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The new document is called the ‘attestazione di iscrizione anagrafica‘, and all UK nationals living in Italy are advised to get it – even if they’re already registered as a resident with their local town hall.
In other words, even if you already have a ‘certificato di residenza‘ (certificate of residence), an ‘attestazione di regolarità di soggiorno‘ (declaration of legal residence) or an ‘attestazione di soggiorno permanente‘ (declaration of permanent residence), you should still get the new document as well.
That’s because the latest attestazione, unlike other residency documents, specifically states that you are covered by the Withdrawal Agreement between the UK and the EU.
That makes it the simplest way to prove that you are entitled to keep all your current rights in Italy after the Brexit transition period ends on December 31st 2020.
The good news is that requesting the new document is fairly straightforward. Here’s how to do it.
Step 1: Register for residency
You must be a registered resident of Italy before you can get the Withdrawal Agreement residency document, so the first thing to do is go to your local comune (town hall) and register with the anagrafe (registry office).
You’ll need to demonstrate that you’re living lawfully in Italy, have the means to support yourself and an official address. British nationals can continue to apply for residency in Italy on the same terms as any other EU national until the end of 2020.
Step 2: Ask the anagrafe
If you’re registering in Italy for the first time, you can request the Brexit residency document at the same time as you apply for residency and receive your ‘certificato di residenza‘.
If you’re already a resident, you should go back to the anagrafe where you’re currently registered and ask them to provide your ‘attestazione di iscrizione anagrafica‘.
Some comune may provide a special form to request the document, or ask you to make an appointment in advance. Call ahead or check your town hall’s website first.
You will need:
- Your British passport or Italian ID card;
- Two ‘marche da bollo’ (revenue stamps) of €16 each, available at a newsagent;
- Administrative fees (‘diritti di segreteria‘) of 0.52 cents, payable at the comune.
You are not required to show additional proof of residency or any other documents.
You should be given a form that looks like this, stating when you were registered in your comune‘s official residency records:
Make sure that the document includes a reference to to Article 18.4 of the Withdrawal Agreement (in Italian: ‘articolo 18.4 dell’Accordo sul recesso del Regno Unito e dell’Irlanda del Nord dall’Unione Europea‘).
Note that it only shows how long you’ve been resident in your current comune, so if you originally registered in a different town in Italy it will not show how long you have been a resident in total.
That could be a problem if you’re seeking to prove that you’ve lived in Italy for five consecutive years or more in order to get permanent residence. In that case you’ll need to show all your previous residency certificates, if you still have them, or request historic residency certificates from your former comune/i or via a private document service.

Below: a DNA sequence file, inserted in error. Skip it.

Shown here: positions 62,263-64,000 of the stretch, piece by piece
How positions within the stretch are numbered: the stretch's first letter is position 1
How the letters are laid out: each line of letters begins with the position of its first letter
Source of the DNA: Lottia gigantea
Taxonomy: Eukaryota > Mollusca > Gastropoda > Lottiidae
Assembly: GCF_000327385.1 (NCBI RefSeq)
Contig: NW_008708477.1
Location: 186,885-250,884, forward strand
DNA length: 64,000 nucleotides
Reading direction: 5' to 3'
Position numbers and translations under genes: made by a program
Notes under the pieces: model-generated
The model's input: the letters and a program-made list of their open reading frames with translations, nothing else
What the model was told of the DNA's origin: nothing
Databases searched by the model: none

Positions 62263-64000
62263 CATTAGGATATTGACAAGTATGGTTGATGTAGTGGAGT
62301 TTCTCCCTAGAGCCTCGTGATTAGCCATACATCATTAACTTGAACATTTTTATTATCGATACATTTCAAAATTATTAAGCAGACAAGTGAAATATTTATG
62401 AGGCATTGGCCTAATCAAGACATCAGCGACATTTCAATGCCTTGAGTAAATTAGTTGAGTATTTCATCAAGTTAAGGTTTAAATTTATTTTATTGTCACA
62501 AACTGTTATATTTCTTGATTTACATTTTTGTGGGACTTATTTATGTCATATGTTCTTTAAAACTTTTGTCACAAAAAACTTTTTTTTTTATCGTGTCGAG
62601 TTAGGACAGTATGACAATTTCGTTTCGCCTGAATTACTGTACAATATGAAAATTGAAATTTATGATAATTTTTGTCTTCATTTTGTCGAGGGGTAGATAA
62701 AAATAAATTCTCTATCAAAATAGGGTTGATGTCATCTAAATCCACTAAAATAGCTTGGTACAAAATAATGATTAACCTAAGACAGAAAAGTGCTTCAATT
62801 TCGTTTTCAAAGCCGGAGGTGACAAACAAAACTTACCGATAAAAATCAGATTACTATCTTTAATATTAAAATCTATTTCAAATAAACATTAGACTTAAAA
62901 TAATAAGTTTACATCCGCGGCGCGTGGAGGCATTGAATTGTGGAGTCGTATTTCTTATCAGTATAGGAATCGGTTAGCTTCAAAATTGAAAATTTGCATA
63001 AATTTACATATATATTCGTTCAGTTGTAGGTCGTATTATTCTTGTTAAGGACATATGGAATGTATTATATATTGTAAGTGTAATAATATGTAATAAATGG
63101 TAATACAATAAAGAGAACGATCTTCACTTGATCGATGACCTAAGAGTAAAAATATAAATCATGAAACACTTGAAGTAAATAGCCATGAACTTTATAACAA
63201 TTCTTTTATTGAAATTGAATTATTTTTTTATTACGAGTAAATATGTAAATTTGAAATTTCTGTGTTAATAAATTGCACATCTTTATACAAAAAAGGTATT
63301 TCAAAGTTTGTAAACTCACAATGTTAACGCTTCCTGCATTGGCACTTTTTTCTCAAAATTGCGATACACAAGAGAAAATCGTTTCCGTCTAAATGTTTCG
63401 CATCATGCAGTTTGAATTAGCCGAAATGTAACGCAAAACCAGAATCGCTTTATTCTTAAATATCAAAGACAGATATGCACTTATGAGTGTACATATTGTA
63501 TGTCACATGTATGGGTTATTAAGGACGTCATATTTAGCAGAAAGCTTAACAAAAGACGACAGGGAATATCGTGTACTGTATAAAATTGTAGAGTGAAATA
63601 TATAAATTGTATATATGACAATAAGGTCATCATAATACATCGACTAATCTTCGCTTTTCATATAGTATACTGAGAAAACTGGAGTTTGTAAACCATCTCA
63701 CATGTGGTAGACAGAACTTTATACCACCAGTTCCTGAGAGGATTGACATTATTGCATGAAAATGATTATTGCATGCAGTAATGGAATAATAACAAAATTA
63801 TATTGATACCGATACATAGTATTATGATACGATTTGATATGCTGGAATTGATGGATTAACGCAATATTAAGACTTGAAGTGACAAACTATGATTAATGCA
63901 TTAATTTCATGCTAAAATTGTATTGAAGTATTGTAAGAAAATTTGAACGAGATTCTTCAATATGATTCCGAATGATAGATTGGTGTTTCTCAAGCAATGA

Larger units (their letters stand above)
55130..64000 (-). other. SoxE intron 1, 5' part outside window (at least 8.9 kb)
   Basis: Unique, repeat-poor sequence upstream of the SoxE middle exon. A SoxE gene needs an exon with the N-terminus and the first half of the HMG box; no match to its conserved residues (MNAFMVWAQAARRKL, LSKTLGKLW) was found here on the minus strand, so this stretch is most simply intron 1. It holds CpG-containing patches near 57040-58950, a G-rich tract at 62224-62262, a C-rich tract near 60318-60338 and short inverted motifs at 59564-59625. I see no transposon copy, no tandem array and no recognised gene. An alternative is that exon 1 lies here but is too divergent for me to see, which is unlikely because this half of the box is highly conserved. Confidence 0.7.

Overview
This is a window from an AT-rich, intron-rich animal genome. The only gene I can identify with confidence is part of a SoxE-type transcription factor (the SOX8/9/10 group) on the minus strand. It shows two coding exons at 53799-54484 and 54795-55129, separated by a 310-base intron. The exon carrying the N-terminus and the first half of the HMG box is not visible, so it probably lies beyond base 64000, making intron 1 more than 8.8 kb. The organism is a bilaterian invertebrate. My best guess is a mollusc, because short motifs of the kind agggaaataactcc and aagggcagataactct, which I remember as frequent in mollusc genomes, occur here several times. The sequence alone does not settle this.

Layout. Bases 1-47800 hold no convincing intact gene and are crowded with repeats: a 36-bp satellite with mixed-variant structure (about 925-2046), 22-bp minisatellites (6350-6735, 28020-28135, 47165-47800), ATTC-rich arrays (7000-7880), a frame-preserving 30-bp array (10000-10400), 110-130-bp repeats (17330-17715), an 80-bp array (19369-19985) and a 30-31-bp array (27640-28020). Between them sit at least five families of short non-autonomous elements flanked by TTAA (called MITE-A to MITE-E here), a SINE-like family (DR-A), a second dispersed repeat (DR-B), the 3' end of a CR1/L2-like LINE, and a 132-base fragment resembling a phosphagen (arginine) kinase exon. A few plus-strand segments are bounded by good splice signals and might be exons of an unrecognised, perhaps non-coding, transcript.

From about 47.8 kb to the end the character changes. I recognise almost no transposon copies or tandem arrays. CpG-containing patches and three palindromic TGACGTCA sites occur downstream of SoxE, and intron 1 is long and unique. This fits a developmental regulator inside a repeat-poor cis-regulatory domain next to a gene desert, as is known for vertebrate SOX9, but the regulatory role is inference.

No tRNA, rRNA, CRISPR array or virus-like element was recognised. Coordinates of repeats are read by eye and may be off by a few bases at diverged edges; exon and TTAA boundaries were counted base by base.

The new attestazione does not replace any of your current residency documents, so you should keep hold of all the records you already have. The anagrafe should not ask you to hand them over in exchange for the new document.
Watch the British Embassy’s video guide to requesting your attestazione:
What if my comune refuses to issue the new attestazione?
Some residents have reported difficulties obtaining the Brexit residency document due to confusion over who needs it and how to issue it.
It might be helpful to take a copy of the instructions with you to the anagrafe. The following resources are available in Italian:
- The Italian Interior Ministry’s circular n.3/2020, which explains what the document is and provides the sample form.
- The National Association of Italian Comuni’s instructions for town halls, which explain in detail how registry offices should issue the document.
If you continue to have problems, you can contact the International Organisation for Migration’s support service for UK nationals in Italy by calling 800 684 884 or emailing [email protected].
Do I have to get a new attestazione if I change address?
According to the British Embassy: “Our understanding is that you do not need to obtain a second attestazione. However, we are seeking clarification from the relevant Italian ministry.”
Further updates will be posted on the UK government’s Living in Italy online guide.
In the meantime, you should inform the relevant comune of your new address as usual.
What about dual nationals and non-British family members?
Dual Italian-UK nationals do not need to request the new document in order to keep the right to live and work in Italy. (The same goes for any UK national with dual EU citizenship, including from a country other than Italy.)
But they may choose to do so if they have moved to Italy from the UK and wish to protect additional rights such as transferring social security contributions, claiming an uprated UK state pension and keeping reciprocal healthcare cover.
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People who are living in Italy as the family of a British national, and are neither a UK or EU national themselves, should request the new attestazione. You will tick sì for the option that asks if you’re the family member of a British citizen registered as a resident in Italy and covered by the Withdrawal Agreement.
If that’s your case, don’t forget to get all your other paperwork in order too, including applying for a new ‘titolo di soggiorno‘ (residence permit) if necessary.
Find all The Local’s Brexit updates here.